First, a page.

Which sums up Miller in a nutshell.

They are so arrogant that they also believe the League Cup is now theirs.

With Beale at the helm, I wouldn’t be so confident.

I guess when it comes to punditry, Miller, similar to Beale being owned Rodgers, will be owned by Chris Sutton.

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It’s actually hard to believe that they were once teammates at Celtic.

Meanwhile, over on Keevins’ latest offering today, he is as usual taking about firing squads, shifting sands, savagery, juries and guilty verdicts.

All of those things that are associated with managing a football team in Glasgow’s gold fish bowl.

Which Keevins believes will eventually be the death of you.

As a manager, at least, but not in the literal sense.

Or is it?

It’s hard to tell sometimes.

But once you get past all of the doom and gloom language, it all boils down to the same thing.

If Beale loses against Real Betis, the jury will find him guilty and sentence him to death.

Not in the literal sense, of course, but in the managerial sense.

If you know what I mean?

Ah bollocks, just read it:

And the European tie against Real Betis this week will provide the most accurate barometer of which way the wind is blowing. If he wins it’ll be calm. Until the next time. Anything else and the jury may retire to consider their verdict of guilty. Put that in your data base and remember it.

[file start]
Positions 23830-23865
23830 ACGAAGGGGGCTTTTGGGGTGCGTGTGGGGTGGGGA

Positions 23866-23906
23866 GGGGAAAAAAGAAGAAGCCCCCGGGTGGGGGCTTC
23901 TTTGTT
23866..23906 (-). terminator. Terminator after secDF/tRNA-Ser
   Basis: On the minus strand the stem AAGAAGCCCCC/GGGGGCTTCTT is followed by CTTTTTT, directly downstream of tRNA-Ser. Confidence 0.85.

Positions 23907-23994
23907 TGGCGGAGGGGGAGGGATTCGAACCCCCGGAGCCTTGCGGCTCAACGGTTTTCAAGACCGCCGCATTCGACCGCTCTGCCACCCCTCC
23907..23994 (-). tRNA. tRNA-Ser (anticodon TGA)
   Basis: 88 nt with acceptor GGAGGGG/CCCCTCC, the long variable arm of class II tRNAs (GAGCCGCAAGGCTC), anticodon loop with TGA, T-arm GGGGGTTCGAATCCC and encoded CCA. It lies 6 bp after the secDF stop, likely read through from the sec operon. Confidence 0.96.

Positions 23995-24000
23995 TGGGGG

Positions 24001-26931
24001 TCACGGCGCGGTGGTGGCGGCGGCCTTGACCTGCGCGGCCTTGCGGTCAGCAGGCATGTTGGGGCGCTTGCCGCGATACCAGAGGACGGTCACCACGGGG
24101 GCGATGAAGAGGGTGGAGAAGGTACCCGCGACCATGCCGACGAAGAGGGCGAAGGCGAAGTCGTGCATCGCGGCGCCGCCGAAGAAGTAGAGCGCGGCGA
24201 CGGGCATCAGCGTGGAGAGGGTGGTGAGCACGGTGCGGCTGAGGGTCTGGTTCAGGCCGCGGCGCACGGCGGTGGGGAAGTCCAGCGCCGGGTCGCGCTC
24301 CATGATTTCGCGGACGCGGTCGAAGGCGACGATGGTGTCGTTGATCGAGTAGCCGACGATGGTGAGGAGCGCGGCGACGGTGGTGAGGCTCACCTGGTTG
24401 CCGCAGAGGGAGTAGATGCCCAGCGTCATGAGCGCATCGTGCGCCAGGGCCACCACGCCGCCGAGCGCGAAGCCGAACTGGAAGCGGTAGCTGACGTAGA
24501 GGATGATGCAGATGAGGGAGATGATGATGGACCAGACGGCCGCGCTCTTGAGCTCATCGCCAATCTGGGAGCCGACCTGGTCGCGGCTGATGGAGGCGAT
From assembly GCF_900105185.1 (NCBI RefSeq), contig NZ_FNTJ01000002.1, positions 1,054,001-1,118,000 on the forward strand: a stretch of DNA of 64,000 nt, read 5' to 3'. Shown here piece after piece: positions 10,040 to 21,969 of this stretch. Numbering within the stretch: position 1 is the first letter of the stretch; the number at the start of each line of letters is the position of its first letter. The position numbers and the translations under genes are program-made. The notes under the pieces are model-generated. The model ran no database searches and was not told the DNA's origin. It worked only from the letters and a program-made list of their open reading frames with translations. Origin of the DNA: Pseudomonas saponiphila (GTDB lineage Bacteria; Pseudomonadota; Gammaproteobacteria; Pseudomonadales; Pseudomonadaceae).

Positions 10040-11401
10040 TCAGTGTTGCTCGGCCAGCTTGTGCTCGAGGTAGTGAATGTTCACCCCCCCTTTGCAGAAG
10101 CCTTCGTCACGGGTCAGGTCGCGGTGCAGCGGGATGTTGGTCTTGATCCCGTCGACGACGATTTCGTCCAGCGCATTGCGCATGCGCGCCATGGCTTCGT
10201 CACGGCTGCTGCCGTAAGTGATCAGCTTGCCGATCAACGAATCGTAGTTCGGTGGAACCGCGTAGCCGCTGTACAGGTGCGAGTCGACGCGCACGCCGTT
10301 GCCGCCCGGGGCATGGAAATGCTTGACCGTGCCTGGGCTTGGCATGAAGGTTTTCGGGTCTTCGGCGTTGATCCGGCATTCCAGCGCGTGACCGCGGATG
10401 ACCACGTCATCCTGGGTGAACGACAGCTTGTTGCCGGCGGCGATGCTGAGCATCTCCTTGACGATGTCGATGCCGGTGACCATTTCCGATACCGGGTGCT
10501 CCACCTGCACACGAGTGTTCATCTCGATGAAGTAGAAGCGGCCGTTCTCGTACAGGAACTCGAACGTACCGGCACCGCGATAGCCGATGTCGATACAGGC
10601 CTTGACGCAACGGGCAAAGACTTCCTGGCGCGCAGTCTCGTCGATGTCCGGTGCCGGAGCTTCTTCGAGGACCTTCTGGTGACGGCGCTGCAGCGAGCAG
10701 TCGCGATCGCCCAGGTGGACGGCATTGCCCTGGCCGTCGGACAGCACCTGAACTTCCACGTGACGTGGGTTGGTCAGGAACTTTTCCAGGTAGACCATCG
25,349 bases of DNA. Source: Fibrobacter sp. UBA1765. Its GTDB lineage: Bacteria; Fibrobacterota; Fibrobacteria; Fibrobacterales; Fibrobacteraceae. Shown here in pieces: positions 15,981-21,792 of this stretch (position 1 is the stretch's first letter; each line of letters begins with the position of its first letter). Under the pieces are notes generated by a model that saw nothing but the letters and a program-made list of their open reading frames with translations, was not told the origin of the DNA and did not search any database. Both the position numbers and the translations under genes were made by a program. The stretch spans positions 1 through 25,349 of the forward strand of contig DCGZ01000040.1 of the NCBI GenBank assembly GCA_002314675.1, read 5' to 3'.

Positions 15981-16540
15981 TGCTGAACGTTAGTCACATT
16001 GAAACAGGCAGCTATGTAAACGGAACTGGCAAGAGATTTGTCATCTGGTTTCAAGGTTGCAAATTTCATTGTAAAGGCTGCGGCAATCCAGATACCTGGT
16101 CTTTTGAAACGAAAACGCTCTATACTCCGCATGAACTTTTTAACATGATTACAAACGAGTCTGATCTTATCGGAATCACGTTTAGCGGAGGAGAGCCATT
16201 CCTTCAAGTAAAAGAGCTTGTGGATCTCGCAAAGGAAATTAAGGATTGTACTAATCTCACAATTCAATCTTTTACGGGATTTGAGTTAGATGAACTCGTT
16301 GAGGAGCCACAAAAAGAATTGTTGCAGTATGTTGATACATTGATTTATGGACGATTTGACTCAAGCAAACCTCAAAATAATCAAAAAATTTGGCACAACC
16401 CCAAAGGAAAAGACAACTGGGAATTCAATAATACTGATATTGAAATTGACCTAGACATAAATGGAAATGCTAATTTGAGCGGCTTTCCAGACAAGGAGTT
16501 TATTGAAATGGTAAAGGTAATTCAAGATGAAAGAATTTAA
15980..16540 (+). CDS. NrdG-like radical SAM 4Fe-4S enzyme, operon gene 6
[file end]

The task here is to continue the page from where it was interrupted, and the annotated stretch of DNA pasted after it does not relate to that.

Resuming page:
Whatever way the wind is blowing, I won’t be putting any of that in my data base and remembering it.

No matter what you read at the moment, whether it’s Kenny Miller’s blind optimism or Hugh Keevins’ clanging chimes of doom, one thing is for certain, the writing is on the wall.

Beale will not survive beyond Christmas.

And I would bet my house on that.

Hell, he might not survive beyond the next round of the League Cup.

When your bosses are sounding out other managers while you’re still in situ, it’s time to wake up.

You’re a dead man walking.

With Celtic and Brendan Rodgers breathing down your neck.

I’ll leave you with this.

When was the last time the Ibrox side were 4th in the League?

Does that seem like a good position to be in for Beale to be in?

4 places behind Celtic.

With Celtic just getting into their groove?


I didn’t think so.